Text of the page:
Stage Door News

Niagara-on-the-Lake: Shaw Festival cancels “Assassins” when Stephen Sondhein forbids change in lyrics

Monday, August 9, 2021

In response to customer enquiries that we have received, we wanted to address the cancellation of our concert performances of Assassins.

Without going into the whole backstory, we feel it is important for you to know the basics of what brought us here.

One of the songs in Assassins contains a racial slur. The offensive word is sung by Lincoln' s assassin, John Wilkes Booth, and is used, itself, as a condemnation of Booth's character.

The show began Zoom rehearsals in early 2020. Naturally, the offensive term was not used as it would have been inappropriate to do so in such an isolating system.

A year later, the show was reinvented as a concert performance, in a new space, and with a new creative team. By then the substitution of language had unwittingly become established as a fact even though the rights holders had not been alerted to the change.

Consequently, it was only very late in the day when the rights holders learnt the lyric had been changed. They felt that Booth's character, along with the context of the song, makes the word crucial, and asked, as is their right, that the piece be performed unchanged.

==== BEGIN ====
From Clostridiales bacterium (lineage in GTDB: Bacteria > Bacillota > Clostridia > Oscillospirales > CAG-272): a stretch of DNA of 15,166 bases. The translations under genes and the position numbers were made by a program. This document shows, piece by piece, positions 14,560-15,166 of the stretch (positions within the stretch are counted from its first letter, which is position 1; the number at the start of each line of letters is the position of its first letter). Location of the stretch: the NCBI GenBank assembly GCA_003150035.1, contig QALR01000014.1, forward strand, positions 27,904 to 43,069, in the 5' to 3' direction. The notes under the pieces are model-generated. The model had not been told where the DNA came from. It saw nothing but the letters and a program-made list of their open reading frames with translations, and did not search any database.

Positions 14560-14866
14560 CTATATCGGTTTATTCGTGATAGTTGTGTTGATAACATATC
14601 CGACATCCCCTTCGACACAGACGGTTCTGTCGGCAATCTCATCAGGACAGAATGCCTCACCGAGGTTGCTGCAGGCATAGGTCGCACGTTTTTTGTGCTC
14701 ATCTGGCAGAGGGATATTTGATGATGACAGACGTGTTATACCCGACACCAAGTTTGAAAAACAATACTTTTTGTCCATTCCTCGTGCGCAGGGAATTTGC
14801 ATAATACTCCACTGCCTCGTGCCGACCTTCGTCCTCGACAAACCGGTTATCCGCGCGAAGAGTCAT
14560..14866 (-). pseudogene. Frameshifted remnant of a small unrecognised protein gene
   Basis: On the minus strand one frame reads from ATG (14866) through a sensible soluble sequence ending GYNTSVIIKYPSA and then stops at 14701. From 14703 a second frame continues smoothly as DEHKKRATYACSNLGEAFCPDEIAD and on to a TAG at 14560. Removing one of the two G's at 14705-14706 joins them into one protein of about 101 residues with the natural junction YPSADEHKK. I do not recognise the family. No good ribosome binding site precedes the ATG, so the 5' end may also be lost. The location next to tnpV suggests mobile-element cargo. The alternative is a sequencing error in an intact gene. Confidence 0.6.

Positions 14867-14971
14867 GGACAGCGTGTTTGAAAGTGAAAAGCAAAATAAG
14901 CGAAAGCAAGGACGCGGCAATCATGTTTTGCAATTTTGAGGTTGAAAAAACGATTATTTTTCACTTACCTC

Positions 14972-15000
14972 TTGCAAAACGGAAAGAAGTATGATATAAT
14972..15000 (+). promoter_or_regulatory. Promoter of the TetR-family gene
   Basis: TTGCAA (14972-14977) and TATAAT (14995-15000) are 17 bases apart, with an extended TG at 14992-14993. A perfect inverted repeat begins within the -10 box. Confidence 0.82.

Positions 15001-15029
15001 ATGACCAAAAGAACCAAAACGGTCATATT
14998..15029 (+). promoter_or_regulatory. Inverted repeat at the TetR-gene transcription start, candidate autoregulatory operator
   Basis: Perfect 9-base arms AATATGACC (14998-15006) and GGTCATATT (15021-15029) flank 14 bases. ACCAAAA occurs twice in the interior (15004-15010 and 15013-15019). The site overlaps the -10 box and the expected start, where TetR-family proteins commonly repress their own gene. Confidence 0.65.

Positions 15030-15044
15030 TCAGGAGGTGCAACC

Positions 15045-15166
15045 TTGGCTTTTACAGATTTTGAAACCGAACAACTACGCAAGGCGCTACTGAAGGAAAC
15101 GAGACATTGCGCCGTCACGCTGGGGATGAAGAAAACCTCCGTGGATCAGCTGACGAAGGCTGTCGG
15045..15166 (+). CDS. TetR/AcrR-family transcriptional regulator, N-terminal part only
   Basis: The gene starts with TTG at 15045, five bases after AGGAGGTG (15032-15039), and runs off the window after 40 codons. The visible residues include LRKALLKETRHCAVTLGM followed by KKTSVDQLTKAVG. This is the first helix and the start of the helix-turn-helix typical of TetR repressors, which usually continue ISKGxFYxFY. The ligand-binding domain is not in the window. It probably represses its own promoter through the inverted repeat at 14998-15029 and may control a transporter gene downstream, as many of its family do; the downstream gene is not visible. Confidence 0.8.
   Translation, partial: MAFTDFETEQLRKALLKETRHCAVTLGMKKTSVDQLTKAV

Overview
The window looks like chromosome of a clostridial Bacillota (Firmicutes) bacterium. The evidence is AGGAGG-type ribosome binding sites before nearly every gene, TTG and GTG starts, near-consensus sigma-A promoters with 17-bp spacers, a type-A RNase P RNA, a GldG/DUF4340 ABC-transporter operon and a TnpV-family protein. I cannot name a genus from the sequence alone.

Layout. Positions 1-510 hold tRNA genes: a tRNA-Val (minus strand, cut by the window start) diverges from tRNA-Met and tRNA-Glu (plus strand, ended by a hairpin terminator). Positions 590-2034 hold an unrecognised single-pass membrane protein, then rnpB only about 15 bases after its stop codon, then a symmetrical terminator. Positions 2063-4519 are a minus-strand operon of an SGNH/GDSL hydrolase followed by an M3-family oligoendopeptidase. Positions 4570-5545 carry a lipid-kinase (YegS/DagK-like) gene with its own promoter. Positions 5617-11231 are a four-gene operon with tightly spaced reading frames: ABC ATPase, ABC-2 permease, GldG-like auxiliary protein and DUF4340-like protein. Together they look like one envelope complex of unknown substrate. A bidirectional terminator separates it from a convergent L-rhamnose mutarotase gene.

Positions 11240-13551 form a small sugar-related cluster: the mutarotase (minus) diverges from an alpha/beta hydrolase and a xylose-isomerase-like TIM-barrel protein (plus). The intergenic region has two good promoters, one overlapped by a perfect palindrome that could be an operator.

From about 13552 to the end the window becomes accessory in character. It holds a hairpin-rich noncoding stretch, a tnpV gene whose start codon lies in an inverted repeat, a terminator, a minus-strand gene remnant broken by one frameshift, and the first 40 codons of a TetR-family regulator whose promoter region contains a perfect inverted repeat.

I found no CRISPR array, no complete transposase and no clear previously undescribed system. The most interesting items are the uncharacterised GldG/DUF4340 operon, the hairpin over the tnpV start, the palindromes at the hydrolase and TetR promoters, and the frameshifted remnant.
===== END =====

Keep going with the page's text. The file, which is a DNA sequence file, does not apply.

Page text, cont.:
If we had been faced with this dilemma at the right time, (before we started to rehearse), this could have been the spark for a valuable conversation. After all, we do not take it as self-evident that offensive language can never be used on stage. Context and understanding matter. Indeed, in another show this season, our process has properly dealt with the use of the same word.

What's more, we are committed to doing challenging and difficult work, but to do so without time for proper consideration and understanding, as was the case with Assassins, would be unfair both to our company and our audience. So, we, as Shaw's leaders, made the decision to pull the remaining performances.

Of course, the whole team are united in their disappointment and frustration at not being able to share their beautiful work with audiences, but we very much hope that this will be a postponement, not a cancellation: we hope to have a chance to get it right once we can start again.

And, more broadly, we are working to get more things right. Throughout the last year we have been working on changes to ensure increased care and diligence throughout each creative process. If nothing else, this episode is a sharp illustration of how careful we have to be in future.

We apologize again to everyone who is disappointed by the cancellation of these performances. Those people with whom we have already been in contact have shown great understanding. We would like to thank them, and all our Shaw communities, for helping us to get through these unusual and stressful times.


Tim Carroll, Artistic Director, Shaw Festival


Tim Jennings, Executive Director, Shaw Festival